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Adjusting Sparge water pH with lactic acid

As I’m working through water adjustments for my 2014 brewing, I’m wondering about my sparge water pH. I build all of my water from RO and I treat my sparge water by adding salts into the mash, but I don’t use lactic acid. I don’t have a pH meter, so I’m trusting that Bru’n Water is getting me where I need to be.

How important is the lactic acid additon to sparge water? I’m batch sparging, so I have a hard time believing that it’s going to make a huge difference in the tiny window of time that it takes for me to sparge. I don’t have any lactic acid on hand, but I’m thinking I should pick some up.

Where do you get lactic acid? (Edit: I see I can get this at NB or Midwest). And how do you go about making the addition? I know the basic rule of “add acid to water,” but is that all you do? Just dose the water in the HLT before running it into the mash tun and stirring? I’ve been adding the brewing salts to the mash tun rather than to the HLT, because I read that they’ll dissolve better in the actual mash than in plain water.

I believe for the acid you want to add at room temp, then warm up. Get a bunch of disposable plastic syringes from a pharmacy supply, they are cheap and graduated in mL. Lactic acid is quite strong, I’ve read phosphoric is less noticeable but I don’t have any experience with it.

I’ve used both 88% lactic acid and 10% phosphoric acid. Both work, just use an eyedropper to squirt in a few milliliters or add a 1/2tsp. Really your’e right, theres quite a bit of buffer left in the liquid in the grain after the first runnings, but if your house water is hard the acid does insure against a problem as far as tannin extraction.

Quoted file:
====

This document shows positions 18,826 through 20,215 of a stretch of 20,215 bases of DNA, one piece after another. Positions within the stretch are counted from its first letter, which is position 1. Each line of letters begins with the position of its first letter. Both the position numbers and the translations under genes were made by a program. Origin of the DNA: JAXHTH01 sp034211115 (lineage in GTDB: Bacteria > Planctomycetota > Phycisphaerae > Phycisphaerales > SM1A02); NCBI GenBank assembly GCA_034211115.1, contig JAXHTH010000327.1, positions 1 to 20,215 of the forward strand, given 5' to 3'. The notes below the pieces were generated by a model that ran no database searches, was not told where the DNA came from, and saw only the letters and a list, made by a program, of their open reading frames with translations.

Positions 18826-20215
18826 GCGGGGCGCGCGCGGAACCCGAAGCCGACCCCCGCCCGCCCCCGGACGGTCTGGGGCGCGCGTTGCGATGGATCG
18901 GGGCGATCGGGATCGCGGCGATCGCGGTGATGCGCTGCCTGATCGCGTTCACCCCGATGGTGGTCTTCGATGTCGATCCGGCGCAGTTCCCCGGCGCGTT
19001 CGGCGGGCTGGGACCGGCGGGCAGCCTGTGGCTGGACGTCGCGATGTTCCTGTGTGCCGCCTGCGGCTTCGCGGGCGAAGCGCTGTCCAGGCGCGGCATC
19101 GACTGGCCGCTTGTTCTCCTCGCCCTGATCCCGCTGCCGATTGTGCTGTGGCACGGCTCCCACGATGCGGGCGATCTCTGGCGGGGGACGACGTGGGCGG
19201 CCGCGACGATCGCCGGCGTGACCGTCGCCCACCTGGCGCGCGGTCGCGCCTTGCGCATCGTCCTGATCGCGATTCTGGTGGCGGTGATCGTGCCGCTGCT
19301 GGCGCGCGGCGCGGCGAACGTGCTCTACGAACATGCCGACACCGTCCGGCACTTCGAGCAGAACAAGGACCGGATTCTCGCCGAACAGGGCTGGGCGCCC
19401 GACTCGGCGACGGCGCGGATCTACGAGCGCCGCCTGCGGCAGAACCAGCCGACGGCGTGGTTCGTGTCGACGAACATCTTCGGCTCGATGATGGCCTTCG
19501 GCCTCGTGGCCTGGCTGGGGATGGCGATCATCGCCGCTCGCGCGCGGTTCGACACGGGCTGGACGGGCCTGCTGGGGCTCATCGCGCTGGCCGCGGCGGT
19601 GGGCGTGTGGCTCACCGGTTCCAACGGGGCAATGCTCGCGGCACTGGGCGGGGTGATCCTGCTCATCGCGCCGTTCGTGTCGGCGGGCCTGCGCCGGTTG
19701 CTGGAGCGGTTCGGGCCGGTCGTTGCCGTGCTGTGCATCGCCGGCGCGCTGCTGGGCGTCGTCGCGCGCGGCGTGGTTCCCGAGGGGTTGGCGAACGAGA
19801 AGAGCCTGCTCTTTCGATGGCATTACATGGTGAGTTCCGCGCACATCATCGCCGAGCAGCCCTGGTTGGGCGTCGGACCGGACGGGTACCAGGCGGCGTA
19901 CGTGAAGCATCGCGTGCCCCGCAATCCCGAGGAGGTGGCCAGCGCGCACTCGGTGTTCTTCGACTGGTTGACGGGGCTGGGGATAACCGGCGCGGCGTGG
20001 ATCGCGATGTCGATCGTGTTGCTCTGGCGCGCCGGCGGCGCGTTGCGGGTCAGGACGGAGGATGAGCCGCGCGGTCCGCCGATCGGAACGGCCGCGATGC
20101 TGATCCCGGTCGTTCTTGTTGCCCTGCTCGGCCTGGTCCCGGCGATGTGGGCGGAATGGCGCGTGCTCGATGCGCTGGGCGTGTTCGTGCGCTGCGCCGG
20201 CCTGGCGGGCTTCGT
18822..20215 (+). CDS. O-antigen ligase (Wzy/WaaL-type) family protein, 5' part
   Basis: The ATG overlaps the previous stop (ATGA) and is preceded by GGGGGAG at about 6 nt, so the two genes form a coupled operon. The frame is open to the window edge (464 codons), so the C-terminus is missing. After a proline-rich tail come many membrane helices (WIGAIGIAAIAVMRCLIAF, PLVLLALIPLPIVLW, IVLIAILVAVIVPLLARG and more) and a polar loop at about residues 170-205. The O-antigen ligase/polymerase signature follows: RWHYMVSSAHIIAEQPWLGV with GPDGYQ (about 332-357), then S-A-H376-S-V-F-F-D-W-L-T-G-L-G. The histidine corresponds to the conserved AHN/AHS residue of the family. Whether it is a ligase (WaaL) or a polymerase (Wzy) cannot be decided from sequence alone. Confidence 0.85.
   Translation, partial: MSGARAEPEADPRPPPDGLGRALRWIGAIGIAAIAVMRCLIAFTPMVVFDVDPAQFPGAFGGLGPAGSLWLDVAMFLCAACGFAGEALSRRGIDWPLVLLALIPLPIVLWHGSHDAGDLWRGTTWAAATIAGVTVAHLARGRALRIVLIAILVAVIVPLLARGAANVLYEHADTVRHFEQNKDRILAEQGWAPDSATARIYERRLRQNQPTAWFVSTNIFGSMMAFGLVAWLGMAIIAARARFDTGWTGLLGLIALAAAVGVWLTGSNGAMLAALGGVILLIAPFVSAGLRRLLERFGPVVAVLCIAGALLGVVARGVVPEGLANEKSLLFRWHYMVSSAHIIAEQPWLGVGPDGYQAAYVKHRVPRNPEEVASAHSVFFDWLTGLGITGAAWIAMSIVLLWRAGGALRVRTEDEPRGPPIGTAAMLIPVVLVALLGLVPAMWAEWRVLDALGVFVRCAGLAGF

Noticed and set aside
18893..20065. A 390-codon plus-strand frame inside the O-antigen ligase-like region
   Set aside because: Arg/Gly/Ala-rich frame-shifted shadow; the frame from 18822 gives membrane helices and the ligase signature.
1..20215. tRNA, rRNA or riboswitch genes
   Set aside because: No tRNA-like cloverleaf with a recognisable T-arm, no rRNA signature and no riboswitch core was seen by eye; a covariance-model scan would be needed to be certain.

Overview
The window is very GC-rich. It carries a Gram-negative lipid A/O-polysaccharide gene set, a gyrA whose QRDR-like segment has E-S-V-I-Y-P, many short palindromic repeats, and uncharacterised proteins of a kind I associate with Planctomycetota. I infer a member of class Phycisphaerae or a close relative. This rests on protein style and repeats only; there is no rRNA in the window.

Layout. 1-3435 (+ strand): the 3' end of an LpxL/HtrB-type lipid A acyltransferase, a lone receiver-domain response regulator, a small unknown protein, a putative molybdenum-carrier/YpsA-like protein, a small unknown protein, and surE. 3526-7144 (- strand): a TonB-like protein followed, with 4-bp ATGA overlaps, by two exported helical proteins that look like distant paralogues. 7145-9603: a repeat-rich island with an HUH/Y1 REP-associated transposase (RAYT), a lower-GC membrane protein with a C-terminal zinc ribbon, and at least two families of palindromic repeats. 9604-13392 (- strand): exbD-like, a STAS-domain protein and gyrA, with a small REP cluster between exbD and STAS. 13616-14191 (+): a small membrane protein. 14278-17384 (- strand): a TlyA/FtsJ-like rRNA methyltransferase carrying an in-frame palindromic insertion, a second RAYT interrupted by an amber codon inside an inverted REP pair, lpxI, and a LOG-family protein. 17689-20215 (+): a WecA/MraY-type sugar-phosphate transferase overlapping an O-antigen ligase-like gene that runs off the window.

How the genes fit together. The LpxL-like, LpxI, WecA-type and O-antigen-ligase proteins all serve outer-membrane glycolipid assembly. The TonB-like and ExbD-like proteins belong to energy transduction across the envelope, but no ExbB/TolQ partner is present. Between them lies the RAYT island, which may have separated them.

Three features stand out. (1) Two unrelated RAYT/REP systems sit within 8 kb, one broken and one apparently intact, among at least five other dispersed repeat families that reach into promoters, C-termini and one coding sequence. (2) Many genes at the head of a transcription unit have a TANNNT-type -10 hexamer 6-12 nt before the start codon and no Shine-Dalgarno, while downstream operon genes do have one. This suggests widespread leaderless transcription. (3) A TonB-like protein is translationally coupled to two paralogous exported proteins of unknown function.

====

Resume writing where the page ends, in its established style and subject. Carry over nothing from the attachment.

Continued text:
FYI: When we have an accurate water report, we add acid to water that hasn’t been heated because the amount of acid calculated is based on THAT alkalinity. When you heat water, you start reducing that alkalinity. Adding the acid dose that was calculated based on the original alkalinity means that you will end up overdosing the acid.

It is OK to add acid to hot water, but you will need to determine what the alkalinity of that water is in order to properly calculate the acid dose.

It’s not the temperature, it’s the change in alkalinity!

[quote=“mabrungard”]FYI: When we have an accurate water report, we add acid to water that hasn’t been heated because the amount of acid calculated is based on THAT alkalinity. When you heat water, you start reducing that alkalinity. Adding the acid dose that was calculated based on the original alkalinity means that you will end up overdosing the acid.
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Invaluable tip! Thanks, Martin.

If I interpret this correctly, this basically means that you should be adding your mash chemicals (acids included!) to the strike water before/as you begin heating it up… not to the mash tun, into which you’d pour the already-hot water?

[quote=“Silentknyght”][quote=“mabrungard”]FYI: When we have an accurate water report, we add acid to water that hasn’t been heated because the amount of acid calculated is based on THAT alkalinity. When you heat water, you start reducing that alkalinity. Adding the acid dose that was calculated based on the original alkalinity means that you will end up overdosing the acid.